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Calloused hands, yellow hard hats, and a grimy pair of construction boots are all common connotations of someone with a job in the trades. You may also be reminded of your father, grandpa, or uncle—one of which might work in construction, engineering, or mechanics. But now more than ever, the trades are less exclusively a “man’s world.” In fact, according to Human Resources and Skills Development Canada, women are regularly dirtying their hands in jobs related to aerospace, forestry, green energy technologies, biotechnology in agriculture, and engineering.

Tanna Marino’s enduring job hunt came to a sudden halt the day her refrigerator broke. She was a stay-at-home mom who dabbled in the flooring and tiling business after high school but decided not to pursue post-secondary education. After calling for help from the owner of Mr. Appliance, a home appliance repair company, Marino and her husband were impressed with the technician’s service and ended up chatting with him in depth on their driveway. According to Marino, the owner hinted that he was looking for new technicians at his office and she decided to seize the opportunity. “I put my heels and my skirt on and went to apply for a technician job,” she says. “They looked at me a little cross-eyed but decided to try me out anyway.”

She says she was thoroughly trained to fix home appliances and in no time was driving the company vehicle to multiple houses per day. Her infectious work ethic led to her eventual appearance on Undercover Boss, which producers initially told her would be a project called Don’tQuit Your Day Job.  “My biggest fear was embarrassing myself, my company, or my family,” says Marino. “So I prayed immensely on it, asked for advice from people that I admired in my life, and eventually came to the conclusion that I would go ahead and do the show.”

She admits she had no idea that the CEO of The Dwyer Group, which owns Mr. Appliance, was female. She didn’t discover this until “Faith Brown” removed her dark wig and contact lenses, revealed herself as CEO Dina Dwyer-Owens, and offered Marino $35,000 to put towards an education plan for her children. She also received $5,000 to help initiate The Dwyer Group’s Women in the Trades program.

 “She had asked me to work on the Women in the Trades initiative with her on the show, and in agreeing to do that I went to a meeting that I was invited to and came up with a campaign because I didn’t want to go empty-handed,” says Marino. “I basically came up with a campaign that linked the Dwyer Group women and the women of the World War era. When you think back to that era, you think of family and work ethics and how there were so many different women in the men’s industry at the time, working industrial jobs.”

History class tells us Marino is right. During World War II, for example, thousands of women agreed to perform important jobs vacated by men who were fighting overseas. Then, as today, the skilled trades were necessary professions where women could boast their leadership skills and abilities. Today, over 150 sectors in the trades are offering gender-neutral positions with average wages that range between $14 and $54 per hour. Most also come with medical and retirement benefits.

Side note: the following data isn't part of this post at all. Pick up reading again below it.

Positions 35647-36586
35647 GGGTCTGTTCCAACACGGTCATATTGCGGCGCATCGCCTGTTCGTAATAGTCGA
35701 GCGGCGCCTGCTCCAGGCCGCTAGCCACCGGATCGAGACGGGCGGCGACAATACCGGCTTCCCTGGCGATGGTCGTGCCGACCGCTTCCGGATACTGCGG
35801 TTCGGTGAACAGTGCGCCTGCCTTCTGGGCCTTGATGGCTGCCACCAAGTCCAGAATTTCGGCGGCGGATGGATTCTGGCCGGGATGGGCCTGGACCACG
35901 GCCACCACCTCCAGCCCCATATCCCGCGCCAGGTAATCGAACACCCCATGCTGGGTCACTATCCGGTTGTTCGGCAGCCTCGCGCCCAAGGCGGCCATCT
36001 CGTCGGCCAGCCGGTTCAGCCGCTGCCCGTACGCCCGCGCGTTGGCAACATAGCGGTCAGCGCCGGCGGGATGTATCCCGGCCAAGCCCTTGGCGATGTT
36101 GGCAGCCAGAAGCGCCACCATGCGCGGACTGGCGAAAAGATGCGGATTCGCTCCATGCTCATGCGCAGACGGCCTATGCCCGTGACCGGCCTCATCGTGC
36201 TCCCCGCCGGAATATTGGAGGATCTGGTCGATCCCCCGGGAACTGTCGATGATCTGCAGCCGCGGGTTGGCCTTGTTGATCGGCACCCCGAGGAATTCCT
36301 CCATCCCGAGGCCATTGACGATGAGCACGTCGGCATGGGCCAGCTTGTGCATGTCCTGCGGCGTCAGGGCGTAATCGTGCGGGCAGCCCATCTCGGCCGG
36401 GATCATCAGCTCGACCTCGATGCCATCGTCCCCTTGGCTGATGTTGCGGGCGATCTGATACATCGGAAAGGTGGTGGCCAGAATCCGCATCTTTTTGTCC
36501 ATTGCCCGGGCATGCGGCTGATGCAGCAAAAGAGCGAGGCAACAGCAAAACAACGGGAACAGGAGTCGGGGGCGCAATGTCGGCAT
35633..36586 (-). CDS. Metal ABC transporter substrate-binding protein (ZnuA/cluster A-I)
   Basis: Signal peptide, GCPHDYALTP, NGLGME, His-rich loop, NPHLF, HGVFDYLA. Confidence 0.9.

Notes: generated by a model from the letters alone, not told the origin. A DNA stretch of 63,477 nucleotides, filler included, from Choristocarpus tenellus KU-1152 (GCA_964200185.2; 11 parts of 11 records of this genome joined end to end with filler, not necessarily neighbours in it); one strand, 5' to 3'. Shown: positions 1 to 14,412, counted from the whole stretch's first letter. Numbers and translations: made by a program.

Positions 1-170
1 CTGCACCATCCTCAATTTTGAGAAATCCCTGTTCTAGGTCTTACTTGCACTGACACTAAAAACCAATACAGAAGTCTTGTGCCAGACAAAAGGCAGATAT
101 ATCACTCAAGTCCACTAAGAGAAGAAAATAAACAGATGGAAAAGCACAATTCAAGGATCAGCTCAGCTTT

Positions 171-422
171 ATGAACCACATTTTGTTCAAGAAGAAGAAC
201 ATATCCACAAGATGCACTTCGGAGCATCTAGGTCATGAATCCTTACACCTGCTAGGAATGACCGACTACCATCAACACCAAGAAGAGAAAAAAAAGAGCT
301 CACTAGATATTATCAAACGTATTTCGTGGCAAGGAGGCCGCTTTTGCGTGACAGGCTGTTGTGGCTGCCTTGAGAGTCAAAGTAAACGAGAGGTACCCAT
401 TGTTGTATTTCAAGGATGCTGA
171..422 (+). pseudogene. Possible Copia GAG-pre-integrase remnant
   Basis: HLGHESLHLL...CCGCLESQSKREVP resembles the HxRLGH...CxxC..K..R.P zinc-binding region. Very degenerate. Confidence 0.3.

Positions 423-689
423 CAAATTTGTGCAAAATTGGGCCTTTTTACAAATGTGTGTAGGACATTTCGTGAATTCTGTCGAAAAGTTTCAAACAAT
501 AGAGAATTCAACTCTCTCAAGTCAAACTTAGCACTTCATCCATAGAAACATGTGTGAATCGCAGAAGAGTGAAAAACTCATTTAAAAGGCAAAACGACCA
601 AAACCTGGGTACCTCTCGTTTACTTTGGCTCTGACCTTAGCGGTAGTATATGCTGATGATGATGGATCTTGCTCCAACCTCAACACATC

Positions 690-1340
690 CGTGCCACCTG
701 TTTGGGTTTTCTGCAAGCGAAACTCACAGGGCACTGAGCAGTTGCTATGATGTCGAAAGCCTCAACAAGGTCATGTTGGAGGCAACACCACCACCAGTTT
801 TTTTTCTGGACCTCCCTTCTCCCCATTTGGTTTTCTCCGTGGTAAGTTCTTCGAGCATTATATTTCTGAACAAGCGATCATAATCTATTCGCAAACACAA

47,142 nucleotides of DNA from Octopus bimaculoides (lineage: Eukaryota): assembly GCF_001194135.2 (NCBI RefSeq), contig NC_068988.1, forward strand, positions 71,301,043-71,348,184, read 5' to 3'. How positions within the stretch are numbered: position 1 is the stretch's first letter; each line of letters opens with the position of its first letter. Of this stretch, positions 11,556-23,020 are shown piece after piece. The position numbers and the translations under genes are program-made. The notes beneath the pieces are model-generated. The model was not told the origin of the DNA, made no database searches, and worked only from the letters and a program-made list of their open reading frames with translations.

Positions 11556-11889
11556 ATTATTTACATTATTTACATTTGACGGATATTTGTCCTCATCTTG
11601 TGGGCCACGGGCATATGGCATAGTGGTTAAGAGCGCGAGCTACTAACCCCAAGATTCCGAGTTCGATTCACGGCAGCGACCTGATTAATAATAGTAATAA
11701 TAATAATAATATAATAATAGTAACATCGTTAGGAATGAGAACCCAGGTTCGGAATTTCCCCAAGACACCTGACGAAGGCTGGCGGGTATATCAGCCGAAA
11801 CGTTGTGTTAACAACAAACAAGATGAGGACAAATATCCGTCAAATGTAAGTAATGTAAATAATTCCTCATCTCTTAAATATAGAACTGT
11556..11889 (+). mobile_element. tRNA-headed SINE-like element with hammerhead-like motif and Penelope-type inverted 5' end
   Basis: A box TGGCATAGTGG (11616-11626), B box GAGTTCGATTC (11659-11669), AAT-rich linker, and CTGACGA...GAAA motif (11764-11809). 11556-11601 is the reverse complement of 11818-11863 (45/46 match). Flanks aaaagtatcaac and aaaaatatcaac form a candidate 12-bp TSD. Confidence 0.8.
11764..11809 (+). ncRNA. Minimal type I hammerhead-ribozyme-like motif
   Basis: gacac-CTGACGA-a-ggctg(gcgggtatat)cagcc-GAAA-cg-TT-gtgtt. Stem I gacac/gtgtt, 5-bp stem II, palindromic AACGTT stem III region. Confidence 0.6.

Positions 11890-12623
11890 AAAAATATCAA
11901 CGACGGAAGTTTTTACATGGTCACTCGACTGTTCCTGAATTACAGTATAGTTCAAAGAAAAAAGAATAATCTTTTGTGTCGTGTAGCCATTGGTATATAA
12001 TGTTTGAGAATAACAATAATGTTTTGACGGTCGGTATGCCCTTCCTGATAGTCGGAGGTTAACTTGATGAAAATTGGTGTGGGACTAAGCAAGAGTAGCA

Marino’s dedication and creative spirit eventually led to her current position as corporate consultant for Mr. Appliance, a job that allows her to work from home and spend more time with her family. According to Heather McLeod, senior marketing manager at The Dwyer Group, Marino likely experienced such a positive response as a technician because women are generally the ones to make the call to Mr. Appliance and tend to be more comfortable when service professionals are female.

She adds that the women’s initiative has been pushing for a female scholarship for women who are already working in the trades and want to take their careers to the next level with additional training. “It’s also for women who aren’t part of the trades but are looking to come in with the traditional training they can use to start a job in things like plumbing, electrical, glass repair, and appliance repair,” she says.

“I’ve always enjoyed working with my hands, and if that’s something you’re good at, then why not make it into a career?” says Marino. “They asked me several times if I thought Dina was going to be a good technician and I said that’s not really up to me. If she has the ambition and drive to go after it as a career then she can do whatever she wants.”

Academics are welcome, too!

Careers in the skilled trades and technologies often require solid skills in math, analytical abilities, and literacy. And according to Maninder Dhaliwal, executive director of Tradeworks BC in Vancouver, a woman working in the trades should be imaginative, resourceful, and able to figure out complex specifications and requirements in real-world applications.